Discovering that attachments end up being 30% larger on the KMS server due to Base64 encoding was interesting enough, but then to find that those larger files are stored twice is even more problematic.

This isn't a Kerio thing. This is how email works.

Quote:
However, 1000's of emails with 4MB attachments means they are going to start getting backed up in the Kerio mail queue <snip>

I can't speak to the duplicate entries in the queue; I'll agree that seems odd. But regardless of that, Kerio isn't a good choice for what you're trying to do. Kerio does perform pretty well if you've taken into account its I/O needs, but its a groupware server, not a mass mailing server. It just isn't optimized for that and doesn't have the tuning parameters you want for fast and efficient mass mailing.

I haven't done any formal testing of outbound performance, but based on what I've seen, if you try hand off 10,000 emails to KMS in a very short period of time, it'll bring Kerio to its knees (even without the attachments). What you need is to build an outbound mail server designed for this purpose. I personally use and would recommend Postfix for fast and efficient mail delivery. You can run Postfix on your favorite Linux distribution and its usually an available package on the installation disc (although Sendmail is usually installed by default so you'll want to swap it out).

In any case, even if the duplicate queue file issue wasn't present, KMS isn't the right choice for what you're trying to do.

-Elias
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TorW

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Base64 is a "law of nature" in SMTP, so make friends with it as soon as you can Wink As far as number of concurrent delivery threads are concerned, they are there to preserve resources. Sure, you may have a fat, 20 Mbit/s low-latency pipe to the internet, but the receiver may not be so lucky. Blasting out mails at 1000 simultaneous deliveries may sound like a mass mailers wet dream, but you'll never know if half of your recipients have the same MX. A thousand (or even a few dozen) delivery attempts of 4000-5000 bytes each is very hard to distinguish from a DoS-attack. Don't ask me how I know (well, OK, I was once at the business end of a qmail server ...). This is one of the reaons concurrency limiting exists.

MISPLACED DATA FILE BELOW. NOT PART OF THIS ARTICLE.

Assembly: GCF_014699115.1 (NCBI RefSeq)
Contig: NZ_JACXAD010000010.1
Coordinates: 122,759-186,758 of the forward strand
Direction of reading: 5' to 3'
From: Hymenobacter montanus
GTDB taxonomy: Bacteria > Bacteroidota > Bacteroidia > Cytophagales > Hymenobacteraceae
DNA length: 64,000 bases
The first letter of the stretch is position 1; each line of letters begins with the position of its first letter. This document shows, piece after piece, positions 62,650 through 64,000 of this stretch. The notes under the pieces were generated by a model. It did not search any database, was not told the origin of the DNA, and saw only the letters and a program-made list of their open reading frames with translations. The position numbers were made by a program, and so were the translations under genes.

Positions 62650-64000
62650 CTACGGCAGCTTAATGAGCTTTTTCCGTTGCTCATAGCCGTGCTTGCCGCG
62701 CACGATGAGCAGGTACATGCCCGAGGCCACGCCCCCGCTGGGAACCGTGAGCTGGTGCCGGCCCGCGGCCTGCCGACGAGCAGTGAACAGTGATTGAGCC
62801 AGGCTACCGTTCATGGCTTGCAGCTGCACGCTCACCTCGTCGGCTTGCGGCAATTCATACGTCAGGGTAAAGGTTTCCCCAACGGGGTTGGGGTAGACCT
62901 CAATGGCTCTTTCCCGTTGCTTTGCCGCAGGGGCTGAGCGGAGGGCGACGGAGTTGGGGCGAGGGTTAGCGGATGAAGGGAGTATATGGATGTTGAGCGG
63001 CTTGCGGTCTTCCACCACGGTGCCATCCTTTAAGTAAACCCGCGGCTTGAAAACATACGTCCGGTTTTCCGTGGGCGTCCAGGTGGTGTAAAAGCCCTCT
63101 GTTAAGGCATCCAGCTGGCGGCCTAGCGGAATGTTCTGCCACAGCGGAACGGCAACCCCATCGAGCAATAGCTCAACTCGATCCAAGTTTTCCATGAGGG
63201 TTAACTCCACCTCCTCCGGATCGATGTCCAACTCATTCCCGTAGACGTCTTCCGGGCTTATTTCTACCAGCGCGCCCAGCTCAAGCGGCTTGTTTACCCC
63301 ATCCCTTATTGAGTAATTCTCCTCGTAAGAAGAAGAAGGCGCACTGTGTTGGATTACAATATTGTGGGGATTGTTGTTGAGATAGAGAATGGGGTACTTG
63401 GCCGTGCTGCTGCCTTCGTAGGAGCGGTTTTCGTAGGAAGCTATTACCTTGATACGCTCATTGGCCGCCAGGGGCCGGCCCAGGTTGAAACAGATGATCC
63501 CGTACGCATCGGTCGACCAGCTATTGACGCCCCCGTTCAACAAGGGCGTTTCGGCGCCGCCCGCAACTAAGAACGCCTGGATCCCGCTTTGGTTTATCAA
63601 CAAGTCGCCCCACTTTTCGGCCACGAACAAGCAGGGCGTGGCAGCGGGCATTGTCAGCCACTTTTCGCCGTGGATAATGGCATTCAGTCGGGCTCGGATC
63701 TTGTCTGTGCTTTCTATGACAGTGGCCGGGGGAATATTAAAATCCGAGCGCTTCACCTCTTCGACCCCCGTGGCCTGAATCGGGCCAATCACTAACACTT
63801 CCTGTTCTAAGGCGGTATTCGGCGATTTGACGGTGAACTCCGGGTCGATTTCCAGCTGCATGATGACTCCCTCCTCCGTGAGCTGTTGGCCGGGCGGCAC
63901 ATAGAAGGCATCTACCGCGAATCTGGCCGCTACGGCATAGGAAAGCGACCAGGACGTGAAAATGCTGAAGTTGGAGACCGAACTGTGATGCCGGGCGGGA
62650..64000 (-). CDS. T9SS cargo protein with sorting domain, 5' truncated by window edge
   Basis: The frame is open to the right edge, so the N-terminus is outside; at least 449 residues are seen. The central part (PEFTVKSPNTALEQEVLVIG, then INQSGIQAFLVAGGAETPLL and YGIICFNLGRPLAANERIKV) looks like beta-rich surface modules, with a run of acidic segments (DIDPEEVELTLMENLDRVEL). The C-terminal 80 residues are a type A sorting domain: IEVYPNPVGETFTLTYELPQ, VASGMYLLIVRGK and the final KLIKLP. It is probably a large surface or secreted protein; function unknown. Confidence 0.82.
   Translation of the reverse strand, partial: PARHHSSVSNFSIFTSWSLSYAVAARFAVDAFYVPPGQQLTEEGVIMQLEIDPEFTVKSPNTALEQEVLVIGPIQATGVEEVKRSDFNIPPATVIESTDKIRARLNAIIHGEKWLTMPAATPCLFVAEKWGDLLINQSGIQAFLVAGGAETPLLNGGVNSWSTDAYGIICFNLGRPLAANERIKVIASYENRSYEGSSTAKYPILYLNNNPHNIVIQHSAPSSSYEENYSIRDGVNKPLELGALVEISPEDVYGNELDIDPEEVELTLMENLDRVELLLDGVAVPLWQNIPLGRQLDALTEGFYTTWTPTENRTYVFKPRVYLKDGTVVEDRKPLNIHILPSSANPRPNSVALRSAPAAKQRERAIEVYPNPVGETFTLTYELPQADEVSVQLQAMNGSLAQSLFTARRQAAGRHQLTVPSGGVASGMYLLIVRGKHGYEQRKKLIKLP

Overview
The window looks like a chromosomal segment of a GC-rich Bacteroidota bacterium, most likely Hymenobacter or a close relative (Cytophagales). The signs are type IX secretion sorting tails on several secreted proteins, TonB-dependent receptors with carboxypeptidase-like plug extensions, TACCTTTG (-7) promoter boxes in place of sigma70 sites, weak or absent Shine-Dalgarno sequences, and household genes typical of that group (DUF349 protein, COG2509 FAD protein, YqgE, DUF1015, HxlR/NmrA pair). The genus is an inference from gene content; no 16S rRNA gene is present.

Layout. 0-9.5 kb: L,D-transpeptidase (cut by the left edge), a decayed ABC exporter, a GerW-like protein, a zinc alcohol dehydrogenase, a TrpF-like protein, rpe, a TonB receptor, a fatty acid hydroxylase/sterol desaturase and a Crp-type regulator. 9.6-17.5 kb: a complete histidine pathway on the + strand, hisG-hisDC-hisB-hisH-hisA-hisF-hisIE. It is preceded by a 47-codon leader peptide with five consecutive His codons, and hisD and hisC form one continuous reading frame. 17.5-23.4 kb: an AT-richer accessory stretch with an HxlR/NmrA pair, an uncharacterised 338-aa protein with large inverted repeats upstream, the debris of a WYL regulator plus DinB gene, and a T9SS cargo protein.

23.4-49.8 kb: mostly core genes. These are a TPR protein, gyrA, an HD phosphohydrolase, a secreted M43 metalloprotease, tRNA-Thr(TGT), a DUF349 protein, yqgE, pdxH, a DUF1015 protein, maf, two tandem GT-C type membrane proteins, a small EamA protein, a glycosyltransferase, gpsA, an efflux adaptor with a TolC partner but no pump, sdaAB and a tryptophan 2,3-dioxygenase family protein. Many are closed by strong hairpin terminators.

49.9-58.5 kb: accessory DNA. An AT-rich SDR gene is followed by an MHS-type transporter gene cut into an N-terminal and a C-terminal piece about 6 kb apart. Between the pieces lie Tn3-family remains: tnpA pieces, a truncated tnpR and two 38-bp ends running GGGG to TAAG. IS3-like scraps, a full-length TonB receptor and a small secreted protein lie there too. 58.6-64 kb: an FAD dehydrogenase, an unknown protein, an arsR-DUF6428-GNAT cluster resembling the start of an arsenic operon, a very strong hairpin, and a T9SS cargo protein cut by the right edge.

A customer of ours is bulk sending text-only to around 1000 recipients once a week, and with even such modest requirements the queue sometimes take a whole day to clear. Neither our customer nor us have any control whatsoever over what the receiving end accepts, and as little as five simultaneous inbound connections from the same IP isn't unheard of. Then you have greylisting, rabid spam filters, DCC checks that times out, vacation auto-replies, full mailboxes, broken name servers, broken MTAs, broken links and whatnot.

Whitehat mass mailing is cumbersome by nature. Local (cheap) disk space is probably going to be your smallest problem. Bounce handling and list pruning is much more of a challenge Razz

Edit: you could also do well by reading this.

[Updated on: Thu, 09 December 2010 20:25]